If you’re a woman in the UK, you’ll pretty much be working for free from now until Christmas.
Equal Pay Day – a campaign by The Fawcett Society – signifies the day in the year that women effectively stop getting paid, compared to their male counterparts. This year it lands on Wednesday, November 22.
The latest research shows that the situation has improved, but only negligibly. The Fawcett Society found that the mean, hourly gender pay gap between men and women’s earnings is now 10.7 per cent – a tiny decrease from 10.9 per cent last year.
Jemima Olchawski, Chief Executive of the Fawcett Society, said: “Today’s data means that Equal Pay Day falls on November 22 – this is the date when, based on average earnings, women start working for free until the end of the year. This is just 48 hours later than last year and represents a glacial shift in the Gender Pay Gap of just 0.2 percentage points.
“Fawcett runs the Equal Pay Day campaign on behalf of women across the country – but we shouldn’t have to. The UK’s gender pay gap has hardly moved on in recent years and this isn’t good enough.”
Worst offending industries
Separate research from the BBC has found that the banking and finance industry remains one of the worst offenders, with women earning, on average, 22.1 per cent less than their male colleagues. But it’s not alone. The gender pay gap persists across many sectors, including education, where it has increased this year by 0.8 per cent.
Large businesses that have some of the widest gaps in pay between men and women, according to the study, include EasyJet, Lloyds Bank division and Savills. At EasyJet, despite an improvement from last year, the average woman takes home just 53p for every £1 earned by men.
Sarah Coles, head of personal finance at Hargreaves Lansdown, says the gender pay gap starts to widen when women hit their 40s.
She said: “There’s very little difference when we’re younger – in fact on average women aged 18-21 earn more than men of the same age. It’s not at the typical age of childbirth that the gap starts to open either, it’s later in our 40s, when the burden of caring responsibilities is still overwhelmingly shouldered by women.
“In some cases, this is because women are more likely to make career compromises to accommodate parenthood – including working part time, taking a job that’s closer to home or actually working from home. Meanwhile, some drop out of the workplace for a period. Others take a step back, expecting to return to work when the children are older, and find themselves in the frame for looking after elderly parents.”
Lower earnings causes short-term problems, so women are less likely to have savings to fall back on in an emergency, and run the risk of being forced to borrow or miss bills. Then there are long-term issues, like the enormous gender pensions gap, that means huge numbers of women will either spend retirement struggling – or reliant on a partner. A recent government report revealed that women have a THIRD LESS than men saved into a pension at age 55.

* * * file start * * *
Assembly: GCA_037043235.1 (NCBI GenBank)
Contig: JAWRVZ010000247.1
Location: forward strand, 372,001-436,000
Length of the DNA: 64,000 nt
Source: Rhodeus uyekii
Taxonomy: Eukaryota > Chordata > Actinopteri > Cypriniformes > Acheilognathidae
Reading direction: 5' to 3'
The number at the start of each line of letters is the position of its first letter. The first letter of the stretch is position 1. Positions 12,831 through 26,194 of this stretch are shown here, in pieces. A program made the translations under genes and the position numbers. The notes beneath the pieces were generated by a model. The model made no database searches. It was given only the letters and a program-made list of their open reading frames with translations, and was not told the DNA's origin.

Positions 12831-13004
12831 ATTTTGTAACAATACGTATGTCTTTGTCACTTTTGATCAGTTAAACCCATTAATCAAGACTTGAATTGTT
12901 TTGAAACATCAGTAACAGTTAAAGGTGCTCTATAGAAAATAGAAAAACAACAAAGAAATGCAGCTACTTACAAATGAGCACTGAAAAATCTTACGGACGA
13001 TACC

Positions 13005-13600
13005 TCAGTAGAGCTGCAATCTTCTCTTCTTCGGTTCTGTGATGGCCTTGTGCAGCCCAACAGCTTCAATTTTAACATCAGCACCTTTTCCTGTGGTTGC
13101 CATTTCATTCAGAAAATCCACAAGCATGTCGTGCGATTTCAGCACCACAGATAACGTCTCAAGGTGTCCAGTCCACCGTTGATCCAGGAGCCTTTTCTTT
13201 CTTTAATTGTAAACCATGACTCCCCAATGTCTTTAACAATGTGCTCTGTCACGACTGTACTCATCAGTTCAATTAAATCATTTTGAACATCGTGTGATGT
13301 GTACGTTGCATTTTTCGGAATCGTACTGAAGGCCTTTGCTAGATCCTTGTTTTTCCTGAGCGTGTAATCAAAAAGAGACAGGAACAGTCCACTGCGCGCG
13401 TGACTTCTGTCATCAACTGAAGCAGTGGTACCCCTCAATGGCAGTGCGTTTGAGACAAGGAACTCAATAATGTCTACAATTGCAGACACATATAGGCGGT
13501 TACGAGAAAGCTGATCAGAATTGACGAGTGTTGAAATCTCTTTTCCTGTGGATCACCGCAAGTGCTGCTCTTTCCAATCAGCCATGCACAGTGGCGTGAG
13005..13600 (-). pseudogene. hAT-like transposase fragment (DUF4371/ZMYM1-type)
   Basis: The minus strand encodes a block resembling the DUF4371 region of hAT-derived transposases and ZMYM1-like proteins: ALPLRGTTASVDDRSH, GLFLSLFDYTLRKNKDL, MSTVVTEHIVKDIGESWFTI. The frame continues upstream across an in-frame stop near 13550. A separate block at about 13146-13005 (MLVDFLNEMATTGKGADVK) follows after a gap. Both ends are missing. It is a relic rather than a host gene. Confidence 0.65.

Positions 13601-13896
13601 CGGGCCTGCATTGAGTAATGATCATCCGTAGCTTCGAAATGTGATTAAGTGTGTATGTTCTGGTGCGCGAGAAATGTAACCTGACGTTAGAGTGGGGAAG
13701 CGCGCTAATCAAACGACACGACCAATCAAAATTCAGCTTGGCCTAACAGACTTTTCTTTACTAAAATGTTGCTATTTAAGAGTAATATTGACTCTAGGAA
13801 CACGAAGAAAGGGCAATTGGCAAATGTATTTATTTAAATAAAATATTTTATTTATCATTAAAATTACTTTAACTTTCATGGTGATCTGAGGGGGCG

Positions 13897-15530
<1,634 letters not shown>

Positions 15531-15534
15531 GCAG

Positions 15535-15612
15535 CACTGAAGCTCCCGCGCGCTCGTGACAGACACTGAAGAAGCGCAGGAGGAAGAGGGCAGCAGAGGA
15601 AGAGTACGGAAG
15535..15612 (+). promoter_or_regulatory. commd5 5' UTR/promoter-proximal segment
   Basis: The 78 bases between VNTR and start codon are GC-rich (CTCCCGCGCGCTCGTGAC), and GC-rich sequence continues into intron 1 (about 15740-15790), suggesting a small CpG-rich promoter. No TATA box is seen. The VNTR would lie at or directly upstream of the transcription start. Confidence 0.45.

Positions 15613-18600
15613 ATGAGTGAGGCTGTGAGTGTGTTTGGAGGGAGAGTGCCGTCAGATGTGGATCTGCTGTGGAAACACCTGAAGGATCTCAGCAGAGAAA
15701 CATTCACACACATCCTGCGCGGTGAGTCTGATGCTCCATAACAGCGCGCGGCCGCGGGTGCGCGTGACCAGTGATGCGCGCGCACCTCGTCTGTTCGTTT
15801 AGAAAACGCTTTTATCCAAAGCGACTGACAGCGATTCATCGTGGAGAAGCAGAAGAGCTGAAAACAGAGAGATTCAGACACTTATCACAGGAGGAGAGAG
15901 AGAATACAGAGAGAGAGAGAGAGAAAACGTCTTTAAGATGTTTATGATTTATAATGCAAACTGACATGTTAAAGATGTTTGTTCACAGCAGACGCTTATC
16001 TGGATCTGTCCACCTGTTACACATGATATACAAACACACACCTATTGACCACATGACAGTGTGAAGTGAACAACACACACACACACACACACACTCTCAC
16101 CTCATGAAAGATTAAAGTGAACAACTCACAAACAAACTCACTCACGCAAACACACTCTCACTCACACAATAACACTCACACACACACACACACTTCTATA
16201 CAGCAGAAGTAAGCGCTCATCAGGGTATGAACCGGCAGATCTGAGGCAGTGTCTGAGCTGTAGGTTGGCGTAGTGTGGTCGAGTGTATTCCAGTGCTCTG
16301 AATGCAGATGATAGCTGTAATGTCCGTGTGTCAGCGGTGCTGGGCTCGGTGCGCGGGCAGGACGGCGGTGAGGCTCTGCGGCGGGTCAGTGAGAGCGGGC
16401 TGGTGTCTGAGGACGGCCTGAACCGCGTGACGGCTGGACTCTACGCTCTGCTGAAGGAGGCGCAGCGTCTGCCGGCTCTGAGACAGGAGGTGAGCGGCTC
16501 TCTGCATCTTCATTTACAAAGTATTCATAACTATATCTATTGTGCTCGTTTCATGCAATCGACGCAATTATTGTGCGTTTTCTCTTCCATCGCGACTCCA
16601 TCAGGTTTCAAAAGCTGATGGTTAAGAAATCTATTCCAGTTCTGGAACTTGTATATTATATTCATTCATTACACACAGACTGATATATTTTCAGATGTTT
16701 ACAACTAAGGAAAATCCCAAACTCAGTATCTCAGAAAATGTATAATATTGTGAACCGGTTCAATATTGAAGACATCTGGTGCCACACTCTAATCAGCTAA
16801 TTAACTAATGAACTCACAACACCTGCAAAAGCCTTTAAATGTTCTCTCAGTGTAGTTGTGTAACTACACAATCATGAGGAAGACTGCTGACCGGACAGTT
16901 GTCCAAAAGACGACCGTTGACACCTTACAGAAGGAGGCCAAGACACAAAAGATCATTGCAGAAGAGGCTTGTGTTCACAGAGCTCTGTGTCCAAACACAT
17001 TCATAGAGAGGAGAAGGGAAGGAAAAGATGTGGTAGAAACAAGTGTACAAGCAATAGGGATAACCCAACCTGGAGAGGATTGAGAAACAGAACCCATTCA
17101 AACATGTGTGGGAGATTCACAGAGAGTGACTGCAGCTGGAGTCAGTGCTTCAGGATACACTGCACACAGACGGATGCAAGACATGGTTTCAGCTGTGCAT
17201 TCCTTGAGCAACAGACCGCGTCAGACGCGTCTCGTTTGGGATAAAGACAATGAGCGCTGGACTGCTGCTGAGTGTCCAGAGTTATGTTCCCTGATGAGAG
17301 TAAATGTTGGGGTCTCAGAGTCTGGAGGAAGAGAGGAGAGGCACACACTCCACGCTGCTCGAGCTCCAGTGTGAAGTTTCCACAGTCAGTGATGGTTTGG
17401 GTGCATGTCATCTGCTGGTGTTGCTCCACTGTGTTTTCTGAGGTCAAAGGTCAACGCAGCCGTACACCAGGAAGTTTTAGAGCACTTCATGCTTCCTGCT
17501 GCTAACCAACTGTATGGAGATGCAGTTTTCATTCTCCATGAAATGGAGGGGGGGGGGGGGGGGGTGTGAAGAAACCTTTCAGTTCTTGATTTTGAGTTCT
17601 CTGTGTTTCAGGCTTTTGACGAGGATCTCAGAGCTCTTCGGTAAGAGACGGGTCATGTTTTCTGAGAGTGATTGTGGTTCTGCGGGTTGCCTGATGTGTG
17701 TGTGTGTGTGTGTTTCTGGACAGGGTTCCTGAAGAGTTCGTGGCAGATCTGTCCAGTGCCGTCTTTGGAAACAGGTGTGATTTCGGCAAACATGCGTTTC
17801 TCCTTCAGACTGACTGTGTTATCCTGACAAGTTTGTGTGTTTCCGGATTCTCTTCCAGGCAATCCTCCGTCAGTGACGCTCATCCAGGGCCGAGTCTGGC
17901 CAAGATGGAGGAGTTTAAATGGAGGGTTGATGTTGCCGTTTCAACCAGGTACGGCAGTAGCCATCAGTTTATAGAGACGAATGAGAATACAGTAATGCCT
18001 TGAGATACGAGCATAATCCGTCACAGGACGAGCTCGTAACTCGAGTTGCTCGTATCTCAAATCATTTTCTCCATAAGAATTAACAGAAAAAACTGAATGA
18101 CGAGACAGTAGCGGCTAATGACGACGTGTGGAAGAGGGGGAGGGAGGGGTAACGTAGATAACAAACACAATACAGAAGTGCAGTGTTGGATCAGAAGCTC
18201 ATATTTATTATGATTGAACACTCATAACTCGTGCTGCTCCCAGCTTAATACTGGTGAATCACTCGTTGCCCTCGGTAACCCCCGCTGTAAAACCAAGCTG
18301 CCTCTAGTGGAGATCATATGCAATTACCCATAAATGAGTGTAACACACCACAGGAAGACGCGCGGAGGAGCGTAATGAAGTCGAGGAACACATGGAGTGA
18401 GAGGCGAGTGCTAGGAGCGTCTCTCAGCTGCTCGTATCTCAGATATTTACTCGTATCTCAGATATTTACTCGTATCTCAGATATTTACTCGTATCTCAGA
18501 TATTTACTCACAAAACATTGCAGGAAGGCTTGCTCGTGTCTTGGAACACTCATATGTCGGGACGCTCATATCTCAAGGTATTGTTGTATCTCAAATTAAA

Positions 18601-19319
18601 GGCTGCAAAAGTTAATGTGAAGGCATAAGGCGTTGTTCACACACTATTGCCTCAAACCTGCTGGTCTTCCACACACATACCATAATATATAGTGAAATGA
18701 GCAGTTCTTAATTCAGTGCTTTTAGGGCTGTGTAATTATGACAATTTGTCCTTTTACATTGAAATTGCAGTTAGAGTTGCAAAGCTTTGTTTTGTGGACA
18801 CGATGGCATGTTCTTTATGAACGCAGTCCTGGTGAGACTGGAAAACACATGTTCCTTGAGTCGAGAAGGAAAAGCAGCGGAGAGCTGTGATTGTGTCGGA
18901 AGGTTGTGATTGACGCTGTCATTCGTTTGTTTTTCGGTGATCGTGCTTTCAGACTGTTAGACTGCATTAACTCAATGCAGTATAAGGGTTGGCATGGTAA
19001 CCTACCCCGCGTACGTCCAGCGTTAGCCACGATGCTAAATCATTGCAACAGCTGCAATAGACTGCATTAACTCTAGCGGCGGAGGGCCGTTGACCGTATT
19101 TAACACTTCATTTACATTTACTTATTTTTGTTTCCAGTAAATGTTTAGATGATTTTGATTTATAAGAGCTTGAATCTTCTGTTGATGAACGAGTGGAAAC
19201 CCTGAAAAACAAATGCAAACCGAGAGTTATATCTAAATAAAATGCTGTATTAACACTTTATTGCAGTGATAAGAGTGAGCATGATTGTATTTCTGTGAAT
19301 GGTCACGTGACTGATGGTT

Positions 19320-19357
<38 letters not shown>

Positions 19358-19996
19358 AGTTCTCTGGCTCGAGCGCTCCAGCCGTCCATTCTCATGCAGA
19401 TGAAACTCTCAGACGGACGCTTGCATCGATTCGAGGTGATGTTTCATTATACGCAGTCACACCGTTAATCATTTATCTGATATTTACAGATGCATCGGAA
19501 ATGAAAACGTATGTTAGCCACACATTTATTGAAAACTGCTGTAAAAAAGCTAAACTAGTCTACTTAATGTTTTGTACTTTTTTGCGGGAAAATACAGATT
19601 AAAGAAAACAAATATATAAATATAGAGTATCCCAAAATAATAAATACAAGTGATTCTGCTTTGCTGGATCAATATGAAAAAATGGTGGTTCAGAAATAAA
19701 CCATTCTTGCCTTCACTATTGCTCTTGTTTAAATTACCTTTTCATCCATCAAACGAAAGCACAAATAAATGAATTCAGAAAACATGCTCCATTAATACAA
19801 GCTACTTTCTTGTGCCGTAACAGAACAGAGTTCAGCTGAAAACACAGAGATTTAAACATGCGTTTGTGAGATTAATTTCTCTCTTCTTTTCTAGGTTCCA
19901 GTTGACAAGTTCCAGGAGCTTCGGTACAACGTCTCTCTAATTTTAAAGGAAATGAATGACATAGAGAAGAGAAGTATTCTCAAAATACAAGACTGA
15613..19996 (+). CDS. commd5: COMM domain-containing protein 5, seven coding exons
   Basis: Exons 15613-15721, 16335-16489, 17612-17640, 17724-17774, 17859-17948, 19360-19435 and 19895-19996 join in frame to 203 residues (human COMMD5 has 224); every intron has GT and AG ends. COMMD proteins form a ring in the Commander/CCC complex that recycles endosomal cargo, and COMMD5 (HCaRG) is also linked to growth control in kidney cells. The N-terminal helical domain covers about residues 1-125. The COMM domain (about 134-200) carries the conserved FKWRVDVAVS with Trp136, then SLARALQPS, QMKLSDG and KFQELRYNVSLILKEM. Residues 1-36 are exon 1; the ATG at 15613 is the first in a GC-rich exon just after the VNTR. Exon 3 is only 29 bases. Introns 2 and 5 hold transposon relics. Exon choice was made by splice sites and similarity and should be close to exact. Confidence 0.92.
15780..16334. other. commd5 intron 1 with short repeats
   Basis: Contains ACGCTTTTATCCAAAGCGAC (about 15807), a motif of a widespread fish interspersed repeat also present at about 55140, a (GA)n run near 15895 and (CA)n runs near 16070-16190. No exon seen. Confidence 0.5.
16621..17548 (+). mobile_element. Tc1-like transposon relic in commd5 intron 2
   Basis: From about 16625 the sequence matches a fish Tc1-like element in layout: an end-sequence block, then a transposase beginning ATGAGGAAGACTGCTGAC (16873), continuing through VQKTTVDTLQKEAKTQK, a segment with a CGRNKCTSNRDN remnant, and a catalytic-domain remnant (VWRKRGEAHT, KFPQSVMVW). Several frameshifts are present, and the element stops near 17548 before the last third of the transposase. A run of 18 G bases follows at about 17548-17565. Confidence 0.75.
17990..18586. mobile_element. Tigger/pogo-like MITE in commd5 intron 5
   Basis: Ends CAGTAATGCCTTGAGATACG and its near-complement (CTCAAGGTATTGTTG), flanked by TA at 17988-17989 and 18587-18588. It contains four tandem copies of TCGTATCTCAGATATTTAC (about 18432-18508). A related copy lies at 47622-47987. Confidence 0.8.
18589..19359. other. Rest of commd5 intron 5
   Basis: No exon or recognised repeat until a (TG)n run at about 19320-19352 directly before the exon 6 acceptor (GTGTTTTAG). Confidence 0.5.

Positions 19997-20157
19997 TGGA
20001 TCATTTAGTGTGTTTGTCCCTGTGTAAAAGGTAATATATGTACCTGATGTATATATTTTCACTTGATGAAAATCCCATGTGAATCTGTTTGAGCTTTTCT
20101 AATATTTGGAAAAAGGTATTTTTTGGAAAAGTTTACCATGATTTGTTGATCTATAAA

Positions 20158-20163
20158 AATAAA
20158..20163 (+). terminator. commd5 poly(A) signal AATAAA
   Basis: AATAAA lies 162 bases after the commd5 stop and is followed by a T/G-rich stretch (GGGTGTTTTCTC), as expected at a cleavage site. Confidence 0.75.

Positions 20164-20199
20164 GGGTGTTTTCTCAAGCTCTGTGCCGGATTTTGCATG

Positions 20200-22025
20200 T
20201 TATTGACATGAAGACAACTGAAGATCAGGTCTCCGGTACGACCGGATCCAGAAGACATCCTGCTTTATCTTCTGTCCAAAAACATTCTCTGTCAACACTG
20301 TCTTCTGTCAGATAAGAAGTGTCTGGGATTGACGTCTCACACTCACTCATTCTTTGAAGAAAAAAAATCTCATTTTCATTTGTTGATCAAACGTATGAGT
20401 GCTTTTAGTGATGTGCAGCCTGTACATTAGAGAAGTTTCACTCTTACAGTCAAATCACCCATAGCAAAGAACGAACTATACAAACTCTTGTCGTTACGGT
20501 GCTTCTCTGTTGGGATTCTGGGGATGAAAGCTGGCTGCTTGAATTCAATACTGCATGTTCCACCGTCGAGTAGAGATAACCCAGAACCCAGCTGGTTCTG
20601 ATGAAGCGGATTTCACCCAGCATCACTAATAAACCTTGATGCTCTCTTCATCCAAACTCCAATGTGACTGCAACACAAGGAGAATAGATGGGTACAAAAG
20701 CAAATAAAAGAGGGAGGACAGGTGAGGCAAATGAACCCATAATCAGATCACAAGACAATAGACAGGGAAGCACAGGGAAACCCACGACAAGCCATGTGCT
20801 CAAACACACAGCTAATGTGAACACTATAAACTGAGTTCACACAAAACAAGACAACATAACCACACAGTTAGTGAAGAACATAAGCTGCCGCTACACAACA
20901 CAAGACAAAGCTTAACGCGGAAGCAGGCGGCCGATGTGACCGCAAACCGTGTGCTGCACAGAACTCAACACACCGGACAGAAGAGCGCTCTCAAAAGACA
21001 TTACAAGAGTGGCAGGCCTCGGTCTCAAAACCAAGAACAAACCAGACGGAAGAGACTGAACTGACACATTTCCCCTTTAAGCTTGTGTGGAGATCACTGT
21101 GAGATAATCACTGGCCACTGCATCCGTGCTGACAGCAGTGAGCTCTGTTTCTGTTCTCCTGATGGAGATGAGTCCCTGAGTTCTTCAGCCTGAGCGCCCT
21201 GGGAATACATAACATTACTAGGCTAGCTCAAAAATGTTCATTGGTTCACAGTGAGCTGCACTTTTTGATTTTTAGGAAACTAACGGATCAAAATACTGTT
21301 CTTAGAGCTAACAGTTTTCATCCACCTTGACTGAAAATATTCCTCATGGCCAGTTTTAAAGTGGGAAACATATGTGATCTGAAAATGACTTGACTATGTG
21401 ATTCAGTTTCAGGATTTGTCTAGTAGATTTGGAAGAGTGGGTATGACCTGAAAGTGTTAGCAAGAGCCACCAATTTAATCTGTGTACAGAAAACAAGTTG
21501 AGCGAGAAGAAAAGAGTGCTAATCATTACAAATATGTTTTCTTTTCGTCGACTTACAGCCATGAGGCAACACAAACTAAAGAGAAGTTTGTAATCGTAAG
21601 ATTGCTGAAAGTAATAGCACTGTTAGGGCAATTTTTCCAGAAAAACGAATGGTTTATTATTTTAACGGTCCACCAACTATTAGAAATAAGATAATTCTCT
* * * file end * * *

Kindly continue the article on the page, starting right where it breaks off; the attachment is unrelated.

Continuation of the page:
Women are also less likely to invest, which we know makes a major difference to their future financial resilience, and seriously hampers any chance to close the gap.
So what can you do?
The problems are clear: the solutions are less so. We could say the pay gap is a fact of life, so women need to work harder to save and invest while they’re younger, to get a head start before the pay gap opens up. But this is vastly unfair. Why should women in their 20s be a slave to their pension while their male counterparts are out enjoying life?
The full answer requires a societal shift, but in the interim we need to take care of our needs. Here are three tips from Hargreaves Lansdown:
- Plan as a household, so one of you doesn’t end up with all the childcare costs while the other has all the savings.
- Consider both of your pensions, even if there are periods when one of you isn’t working. The working partner can pay up to £2,880 a year into the pension of the non-earner, which will be topped up with tax relief to £3,600, even if they don’t pay tax
- Make sure child benefit is paid into the account of the non-working partner, and that you’re claiming – even if one of you earns more than £50,000 and has to pay at least some of it back. That way the non-earning partner will get NI credits that count towards their state pension. If one of you makes more than £60,000 it will all need to be paid back., but you can apply for the benefit and elect not to take the payments.”